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Testimony to U.S. Congress
on the Woman’s Vote



GENTLEMEN: The National Woman Suffrage and Educational Committee desire me to express to you their heartfelt thanks for the good service you have rendered the whole woman movement by your willingness to entertain, examine, and in some instances advocate our new claim that we are already enfranchised under the original Constitution and the fourteenth and fifteenth amendments.

To you, Mr. Julian, we are especially indebted, in that while you were the first member of the House who introduced our claim to the suffrage under the form of a Sixteenth Amendment, you were in the front once more when a new issue was presented in the shape of the “Woodhull Memorial.” Your resolution asking the House “to participate in the proceedings,” by which two women citizens of the United States “might present the moral and constitutional argument in favor of the enfranchisement of the women citizens of the United States, and in support of a memorial lately reported upon by a majority and minority of the Judicary Committee,” was in keeping with every other act of your public life, a protest against injustice, a proposition looking toward perfect equality; and we thank you for it in the name of the disfranchised millions who will one day realize, as they now do not, the significance of that act.

To you, Mr. Arnell, we owe not only the passage of “A bill to do justice to the female employés of the Government,” but the first admission of women to this Capitol as citizens having common rights with the ruling class in the use of buildings devoted to the public service. In your committee-room we found not only a home, but such courtesy, such opportunity for friendly consultation with members of Congress upon subjects of deepest political importance as must forever silence the absurd charge that men and women will cease to regard the decorums of life, to interchange its happy civilities when they become equally responsible for the welfare of the State.

To other gentlemen of the House we owe thanks also for their co-operation with you in this manly service especially to General Wilson, of Ohio; to Mr. Morrell, of Pennsylvania; and General Butler, of Massachusetts, who have, as chairmen of their respective committees, offered us the use of their several rooms, in case the threats of a certain gentleman in the House should so terrify you, sir, that you should feel compelled to withdraw your most friendly offer. We have accepted the use of the Committee-room on Agriculture, leaving you, sir, with reluctance, simply because it is larger and more accessible than your room, and one so beautifully adorned by art, that our womanly tastes are daily gratified in its use.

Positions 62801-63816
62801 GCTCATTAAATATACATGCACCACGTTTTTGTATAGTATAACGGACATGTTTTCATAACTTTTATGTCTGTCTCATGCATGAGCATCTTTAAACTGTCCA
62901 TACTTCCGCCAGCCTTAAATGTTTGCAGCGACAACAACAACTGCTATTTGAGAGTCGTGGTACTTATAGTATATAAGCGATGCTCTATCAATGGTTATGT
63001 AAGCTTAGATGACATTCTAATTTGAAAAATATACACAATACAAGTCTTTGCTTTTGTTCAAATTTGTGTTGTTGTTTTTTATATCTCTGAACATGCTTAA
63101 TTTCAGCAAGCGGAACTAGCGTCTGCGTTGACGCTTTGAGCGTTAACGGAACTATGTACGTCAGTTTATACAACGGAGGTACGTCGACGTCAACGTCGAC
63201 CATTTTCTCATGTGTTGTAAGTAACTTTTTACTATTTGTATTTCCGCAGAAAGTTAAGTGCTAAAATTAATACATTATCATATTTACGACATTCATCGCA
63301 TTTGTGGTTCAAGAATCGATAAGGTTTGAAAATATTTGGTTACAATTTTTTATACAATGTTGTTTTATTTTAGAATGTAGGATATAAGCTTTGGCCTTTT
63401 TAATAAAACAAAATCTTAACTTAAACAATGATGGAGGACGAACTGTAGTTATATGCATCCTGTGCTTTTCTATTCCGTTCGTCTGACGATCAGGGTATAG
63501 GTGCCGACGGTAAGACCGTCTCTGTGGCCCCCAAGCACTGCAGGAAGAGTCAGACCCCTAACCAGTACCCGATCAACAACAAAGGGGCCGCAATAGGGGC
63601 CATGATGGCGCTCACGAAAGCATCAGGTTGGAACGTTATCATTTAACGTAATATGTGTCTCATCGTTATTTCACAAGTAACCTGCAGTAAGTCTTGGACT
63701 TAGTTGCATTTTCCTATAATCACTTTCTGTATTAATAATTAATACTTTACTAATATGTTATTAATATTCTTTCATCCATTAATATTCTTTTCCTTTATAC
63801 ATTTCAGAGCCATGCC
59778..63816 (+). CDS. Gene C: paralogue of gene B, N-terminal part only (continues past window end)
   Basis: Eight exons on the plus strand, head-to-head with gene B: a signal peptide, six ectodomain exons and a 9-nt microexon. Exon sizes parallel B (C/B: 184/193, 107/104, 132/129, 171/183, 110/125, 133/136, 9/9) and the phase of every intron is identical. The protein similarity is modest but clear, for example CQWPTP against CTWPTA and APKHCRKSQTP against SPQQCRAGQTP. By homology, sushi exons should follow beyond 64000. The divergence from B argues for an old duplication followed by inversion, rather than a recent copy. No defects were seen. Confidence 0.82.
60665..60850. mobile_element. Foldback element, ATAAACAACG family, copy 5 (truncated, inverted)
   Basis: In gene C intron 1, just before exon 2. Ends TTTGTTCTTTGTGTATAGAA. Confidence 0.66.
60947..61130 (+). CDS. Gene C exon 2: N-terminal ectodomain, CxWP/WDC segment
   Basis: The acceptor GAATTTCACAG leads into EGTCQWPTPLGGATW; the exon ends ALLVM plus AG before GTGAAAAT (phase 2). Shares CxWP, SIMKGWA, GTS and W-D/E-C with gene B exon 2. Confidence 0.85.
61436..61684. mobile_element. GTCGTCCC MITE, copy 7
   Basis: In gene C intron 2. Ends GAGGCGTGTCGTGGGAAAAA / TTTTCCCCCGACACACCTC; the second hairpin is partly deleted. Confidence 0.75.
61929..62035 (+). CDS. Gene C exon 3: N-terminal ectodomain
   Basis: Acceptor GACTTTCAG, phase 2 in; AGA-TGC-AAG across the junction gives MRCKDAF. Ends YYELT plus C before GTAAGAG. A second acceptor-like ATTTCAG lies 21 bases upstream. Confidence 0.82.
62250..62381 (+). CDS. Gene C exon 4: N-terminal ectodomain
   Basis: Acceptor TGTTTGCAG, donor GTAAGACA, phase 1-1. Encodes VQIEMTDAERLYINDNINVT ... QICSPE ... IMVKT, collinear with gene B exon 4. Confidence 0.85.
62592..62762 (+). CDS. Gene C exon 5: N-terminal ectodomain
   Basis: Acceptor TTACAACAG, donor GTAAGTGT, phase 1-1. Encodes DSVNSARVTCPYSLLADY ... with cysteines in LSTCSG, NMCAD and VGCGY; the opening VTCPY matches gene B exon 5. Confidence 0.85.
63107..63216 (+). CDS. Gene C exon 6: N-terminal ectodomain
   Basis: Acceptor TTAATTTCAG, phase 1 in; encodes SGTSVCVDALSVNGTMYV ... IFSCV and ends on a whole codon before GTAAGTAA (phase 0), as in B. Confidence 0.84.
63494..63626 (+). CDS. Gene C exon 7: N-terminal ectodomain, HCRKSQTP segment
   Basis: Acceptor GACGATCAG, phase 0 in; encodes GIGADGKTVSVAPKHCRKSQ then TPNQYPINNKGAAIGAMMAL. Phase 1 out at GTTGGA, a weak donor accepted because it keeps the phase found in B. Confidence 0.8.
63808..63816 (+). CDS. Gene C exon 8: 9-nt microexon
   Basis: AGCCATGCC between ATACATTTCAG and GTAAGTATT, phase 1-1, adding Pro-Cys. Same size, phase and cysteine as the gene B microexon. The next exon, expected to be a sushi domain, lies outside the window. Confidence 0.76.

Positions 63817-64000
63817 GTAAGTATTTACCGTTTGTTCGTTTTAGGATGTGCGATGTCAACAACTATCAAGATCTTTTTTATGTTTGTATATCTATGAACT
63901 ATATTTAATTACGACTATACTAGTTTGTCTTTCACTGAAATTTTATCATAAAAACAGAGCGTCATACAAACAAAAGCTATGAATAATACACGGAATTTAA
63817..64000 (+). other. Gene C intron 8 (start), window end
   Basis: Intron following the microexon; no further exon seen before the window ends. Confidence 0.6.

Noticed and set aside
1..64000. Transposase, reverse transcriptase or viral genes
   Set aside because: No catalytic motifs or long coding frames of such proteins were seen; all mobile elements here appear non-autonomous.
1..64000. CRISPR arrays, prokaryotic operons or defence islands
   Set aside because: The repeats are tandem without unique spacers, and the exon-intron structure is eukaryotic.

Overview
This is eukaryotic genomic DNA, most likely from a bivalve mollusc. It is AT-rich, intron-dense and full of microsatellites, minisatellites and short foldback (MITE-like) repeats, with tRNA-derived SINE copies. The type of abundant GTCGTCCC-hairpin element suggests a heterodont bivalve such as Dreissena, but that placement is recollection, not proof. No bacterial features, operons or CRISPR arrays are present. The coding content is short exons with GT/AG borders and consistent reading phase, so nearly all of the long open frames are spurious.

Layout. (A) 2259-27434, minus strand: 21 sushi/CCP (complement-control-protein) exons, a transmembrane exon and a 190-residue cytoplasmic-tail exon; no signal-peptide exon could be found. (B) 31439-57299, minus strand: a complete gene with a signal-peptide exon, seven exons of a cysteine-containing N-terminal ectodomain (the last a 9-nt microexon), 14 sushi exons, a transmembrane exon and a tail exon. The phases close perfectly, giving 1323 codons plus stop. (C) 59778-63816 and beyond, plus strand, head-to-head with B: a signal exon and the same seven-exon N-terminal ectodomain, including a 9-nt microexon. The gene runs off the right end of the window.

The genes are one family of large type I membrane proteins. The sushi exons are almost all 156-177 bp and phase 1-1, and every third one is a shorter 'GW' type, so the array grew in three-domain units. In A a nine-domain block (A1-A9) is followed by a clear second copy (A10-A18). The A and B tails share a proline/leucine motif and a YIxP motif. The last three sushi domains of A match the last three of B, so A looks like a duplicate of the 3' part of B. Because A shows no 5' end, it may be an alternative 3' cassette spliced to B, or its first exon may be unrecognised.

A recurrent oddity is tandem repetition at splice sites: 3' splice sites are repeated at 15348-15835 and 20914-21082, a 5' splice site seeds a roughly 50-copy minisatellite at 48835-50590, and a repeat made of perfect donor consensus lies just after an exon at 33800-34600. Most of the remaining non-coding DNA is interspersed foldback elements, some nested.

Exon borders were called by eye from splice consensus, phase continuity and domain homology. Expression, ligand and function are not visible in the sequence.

To you, Mr. Loughridge, as the author of the minority report of the Judiciary Committee on the Woodhull Memorial, and to General Butler, your faithful colleague, we owe that most luminous statement of the historic position of women, her natural, civil and constitutio al rights, and the best method of enforcing these in the interest of the women citizens of the United States. For that report, sir, we thank you from the depth of our hearts. We claim it as our bill of rights. On that line we also will fight, not with weapons of steel, but with pen and voice and silent prayer, wrestling even till the break of day; and when at last the solemn responsibilities of citizenship shall have been laid upon us by the men of this great nation, and together we shall strive to bring justice and equality into legislation and administration, we shall not forget to whom we owe this first judicial protest in these halls against traditional misrepresentations of the Constitutional rights of women citizens of the Republic.

And, gentlemen, permit us to congratulate you all, that having secured equal rights to all men in these United States by your vote, and having welcomed the prescribed black man to a seat by your side in halls of legislation, you are now turning your attention to the women of the United States, with a firm resolution that they shall no longer be denied the rights nor excused from the responsibilities of a full citizenship.

Permit us to express the hope that in coming years you may be returned to this Capitol by the votes of grateful women citizens, enfranchised through your instrumentality; and should you be called to take upper seats here in remembrance of faithful service during this session we shall congratulate not only ourselves but our common and well-beloved country; and if, gentlemen, you should find here as colleagues some of the matrons of this Republic whose names are now being daily signed to this new declaration of fealty to human rights, we have confident assurance that you will cheerfully work hand in hand with them according to the tenor of their pledge to work with you “for the maintenance of those equal rights on which our Republic was orginally founded, to the end that it may have what is declared to be the first condition of just government — the consent of the governed.



Source: A History of the National Woman’s Rights Movement for Twenty Years: with the Proceedings of the Decade Meeting held at Apollo Hall, October 20, 1870, from 1850 to 1870, Ed. Paulina Kellogg Wright Davis, (New York: Journeymen Printers’ Co-operative Association), 1871, pp. 104-105.